09.07.2014 - ODG

ECOSOC High Level Segment: UNESCO Highlights the Critical Role of Science for Sustainable Development

In the margins of the High Level Segment of ECOSOC, UNESCO Ministerial Roundtable highlights the universality of science and its critical role for poverty eradication and sustainable development

The Ministerial Roundtable Breakfast on Sciences for Sustainable Development, organized by UNESCO in the context of the High Level Segment of ECOSOC and the High Level Political Forum, took place on 8 July at the UN Headquarters in New York.

The event, gathering a number of Ministers, UN Ambassadors, high-level personalities from the United Nations, governments and academia, was co-chaired by UNESCO Director General and the Minister of Water and Environmental Affairs of South Africa, Ms Edna Molewa. 

The Director-General highlighted that “investment in science is investment in food and water security, renewable energy, disaster risk reduction and resilience to climate change. It is about peace and prosperity for all.”

Reminding that 0.5% of the world’s researchers live in Least Developed Countries, that only 0.5 percent of GDP is devoted to R&D in Africa and less than 1/3 of the world's researchers are women, Ms Bokova called for more inclusive science with stronger links to policy and society. She welcomed the establishment of SG’s Scientific Advisory Board (SAB) as an important step in this direction.

H.E. Minister Molewa  praised the establishment of the SAB as an important mechanism to ensure that science is at the core of the environmental affairs and the future sustainable development goals.  She further underlined the need to use science to eradicate poverty and overcome inequalities around the world and in particular in developing countries.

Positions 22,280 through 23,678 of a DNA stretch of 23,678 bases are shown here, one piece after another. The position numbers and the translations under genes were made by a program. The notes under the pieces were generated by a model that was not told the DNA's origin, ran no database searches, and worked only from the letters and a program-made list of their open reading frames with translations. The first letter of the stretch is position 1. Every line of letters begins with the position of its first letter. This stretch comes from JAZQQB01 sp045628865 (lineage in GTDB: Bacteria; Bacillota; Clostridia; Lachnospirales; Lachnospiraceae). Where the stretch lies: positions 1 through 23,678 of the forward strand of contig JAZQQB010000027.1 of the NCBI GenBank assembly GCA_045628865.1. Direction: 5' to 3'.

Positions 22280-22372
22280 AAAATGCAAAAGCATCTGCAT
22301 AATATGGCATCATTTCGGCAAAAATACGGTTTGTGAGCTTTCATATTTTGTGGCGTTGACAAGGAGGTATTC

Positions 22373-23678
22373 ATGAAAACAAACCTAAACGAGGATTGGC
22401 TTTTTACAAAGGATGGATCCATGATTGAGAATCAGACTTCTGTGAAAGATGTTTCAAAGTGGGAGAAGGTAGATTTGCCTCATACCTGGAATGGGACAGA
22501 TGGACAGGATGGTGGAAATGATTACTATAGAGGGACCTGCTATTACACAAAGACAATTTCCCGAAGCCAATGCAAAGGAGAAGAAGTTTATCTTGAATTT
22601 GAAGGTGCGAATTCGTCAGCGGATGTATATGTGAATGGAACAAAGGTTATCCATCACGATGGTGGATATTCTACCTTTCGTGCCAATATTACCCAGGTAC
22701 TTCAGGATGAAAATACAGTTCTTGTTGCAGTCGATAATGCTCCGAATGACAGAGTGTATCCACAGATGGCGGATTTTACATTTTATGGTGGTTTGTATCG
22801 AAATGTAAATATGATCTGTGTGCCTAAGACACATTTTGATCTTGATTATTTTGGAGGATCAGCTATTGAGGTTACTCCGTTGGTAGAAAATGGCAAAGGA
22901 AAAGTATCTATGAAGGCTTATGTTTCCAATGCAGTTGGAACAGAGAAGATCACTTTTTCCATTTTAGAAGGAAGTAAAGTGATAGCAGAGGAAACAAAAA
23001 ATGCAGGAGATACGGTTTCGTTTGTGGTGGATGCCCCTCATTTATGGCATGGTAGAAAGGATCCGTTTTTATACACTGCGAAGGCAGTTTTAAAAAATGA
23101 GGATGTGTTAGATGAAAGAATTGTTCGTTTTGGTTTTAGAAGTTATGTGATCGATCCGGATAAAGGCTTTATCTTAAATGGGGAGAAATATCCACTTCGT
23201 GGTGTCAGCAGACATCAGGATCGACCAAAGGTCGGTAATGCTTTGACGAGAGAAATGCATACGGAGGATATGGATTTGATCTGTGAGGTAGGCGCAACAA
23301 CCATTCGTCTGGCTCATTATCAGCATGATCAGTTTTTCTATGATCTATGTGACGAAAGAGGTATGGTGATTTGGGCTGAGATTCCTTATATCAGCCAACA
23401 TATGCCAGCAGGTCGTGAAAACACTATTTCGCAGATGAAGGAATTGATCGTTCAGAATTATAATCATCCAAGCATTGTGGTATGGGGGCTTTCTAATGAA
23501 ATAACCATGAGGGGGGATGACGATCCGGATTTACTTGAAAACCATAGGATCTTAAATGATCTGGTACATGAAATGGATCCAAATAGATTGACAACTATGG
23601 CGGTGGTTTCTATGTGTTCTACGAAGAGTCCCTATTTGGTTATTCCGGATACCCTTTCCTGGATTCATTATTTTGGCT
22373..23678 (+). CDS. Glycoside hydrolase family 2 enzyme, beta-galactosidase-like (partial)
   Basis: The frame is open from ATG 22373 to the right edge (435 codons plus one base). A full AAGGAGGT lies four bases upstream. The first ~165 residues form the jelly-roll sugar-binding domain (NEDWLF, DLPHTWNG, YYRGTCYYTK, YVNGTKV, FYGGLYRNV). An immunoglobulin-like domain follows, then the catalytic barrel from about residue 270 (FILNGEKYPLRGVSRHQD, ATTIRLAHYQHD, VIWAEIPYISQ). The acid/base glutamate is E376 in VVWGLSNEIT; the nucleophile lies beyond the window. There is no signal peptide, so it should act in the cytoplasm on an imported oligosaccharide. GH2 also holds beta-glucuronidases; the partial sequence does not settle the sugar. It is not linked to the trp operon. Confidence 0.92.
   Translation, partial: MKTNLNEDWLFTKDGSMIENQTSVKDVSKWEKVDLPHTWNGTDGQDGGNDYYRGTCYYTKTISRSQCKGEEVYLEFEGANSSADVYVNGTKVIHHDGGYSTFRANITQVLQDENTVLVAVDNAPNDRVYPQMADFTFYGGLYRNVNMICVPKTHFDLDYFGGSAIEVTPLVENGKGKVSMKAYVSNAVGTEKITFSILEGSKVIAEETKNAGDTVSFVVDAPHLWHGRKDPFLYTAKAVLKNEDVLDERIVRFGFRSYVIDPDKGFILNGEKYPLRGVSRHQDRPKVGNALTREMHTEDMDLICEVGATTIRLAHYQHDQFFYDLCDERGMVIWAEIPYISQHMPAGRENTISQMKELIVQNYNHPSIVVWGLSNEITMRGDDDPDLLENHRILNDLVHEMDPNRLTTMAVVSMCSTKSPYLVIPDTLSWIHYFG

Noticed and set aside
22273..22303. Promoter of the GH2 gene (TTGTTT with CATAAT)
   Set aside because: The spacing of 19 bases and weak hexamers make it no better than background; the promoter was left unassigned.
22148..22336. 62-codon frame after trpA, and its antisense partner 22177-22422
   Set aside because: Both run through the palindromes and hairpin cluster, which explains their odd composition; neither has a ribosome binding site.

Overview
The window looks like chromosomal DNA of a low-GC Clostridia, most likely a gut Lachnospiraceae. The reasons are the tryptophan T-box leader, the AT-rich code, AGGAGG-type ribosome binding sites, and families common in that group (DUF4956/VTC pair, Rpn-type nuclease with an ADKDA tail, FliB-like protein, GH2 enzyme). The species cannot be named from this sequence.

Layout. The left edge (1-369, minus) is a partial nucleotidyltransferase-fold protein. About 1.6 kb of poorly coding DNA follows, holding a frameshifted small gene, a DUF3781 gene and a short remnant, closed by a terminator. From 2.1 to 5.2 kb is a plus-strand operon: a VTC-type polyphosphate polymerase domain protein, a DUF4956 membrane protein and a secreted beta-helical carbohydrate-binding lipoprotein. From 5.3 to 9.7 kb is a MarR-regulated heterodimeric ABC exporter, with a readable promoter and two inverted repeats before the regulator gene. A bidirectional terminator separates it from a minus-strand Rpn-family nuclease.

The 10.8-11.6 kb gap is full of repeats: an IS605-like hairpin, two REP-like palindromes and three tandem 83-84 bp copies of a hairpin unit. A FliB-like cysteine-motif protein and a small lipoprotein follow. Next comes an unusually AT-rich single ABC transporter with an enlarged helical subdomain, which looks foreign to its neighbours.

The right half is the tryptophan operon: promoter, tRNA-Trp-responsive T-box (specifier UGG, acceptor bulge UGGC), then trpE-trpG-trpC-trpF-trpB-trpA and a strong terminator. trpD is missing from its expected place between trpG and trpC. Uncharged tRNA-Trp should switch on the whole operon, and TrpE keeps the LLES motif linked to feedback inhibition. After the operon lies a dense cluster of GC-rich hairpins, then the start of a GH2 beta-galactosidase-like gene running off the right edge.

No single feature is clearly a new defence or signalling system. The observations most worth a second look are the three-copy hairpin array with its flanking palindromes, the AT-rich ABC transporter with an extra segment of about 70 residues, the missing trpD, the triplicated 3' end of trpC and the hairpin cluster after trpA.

In their keynote addresses, the two members of the Secretary-General Scientific Advisory Board (SAB), Professor Hacker from Germany and Professor Tubiana from France, provided and overview of the first paper released by the SAB which focuses on the Crucial Role of Science for Sustainable Development and the Post-2015 Development Agenda.

In their respective presentations, they illustrated the links between science and the social, economic and environmental challenges of sustainable development. Considering the value of science in framing the sustainable development discussions, as well as its value per se, they strongly recommended anchoring science in the SDGs and the Post-2015 development agenda. They further advocated for rising the spending on research and development, with a fixed minimum percentage of the gross national product (GDP) for this purpose, including special allotments for basic research, for science education and for the promotion of science literacy.

H.E. Ms Annick Girardin, Minister of State for Development and the Francophonie of France argued that policy makers need scientists to keep them alert to a broad range of sustainable development challenges but also to offer solutions. While recognizing that knowledge precedes application, she called for solution oriented science, research and development.

From Croatia, H.E. Ms Vesna Batistic Kos, Assistant Minister for Multilateral Affairs and Global Issues, reminded of the importance of the regional perspective in addressing sustainable development challenges through effective networking and exchange of information on the regional level.

From the perspective of the Small Island Developing States, Ambassador Jumeau from Seychelles and Ambassador Otto from Palau both raised the fundamental role that science plays in addressing the issues related to oceans and the related blue economy, as well as its importance for the preservation of the world's natural and cultural heritage.  They highlighted the urgent need to support SIDS in developing their own STI capacity, to take into account SIDS specificities in the process of technology and knowledge transfer and to further promote STEM education and science literacy in SIDS.

After a rich debate, the Director-General concluded the event by commending the UN Secretary General Ban Ki-Moon for his leadership in placing science at the heart of sustainable development, including by establishing the Scientific Advisory Board, and designating UNESCO to host its secretariat. 


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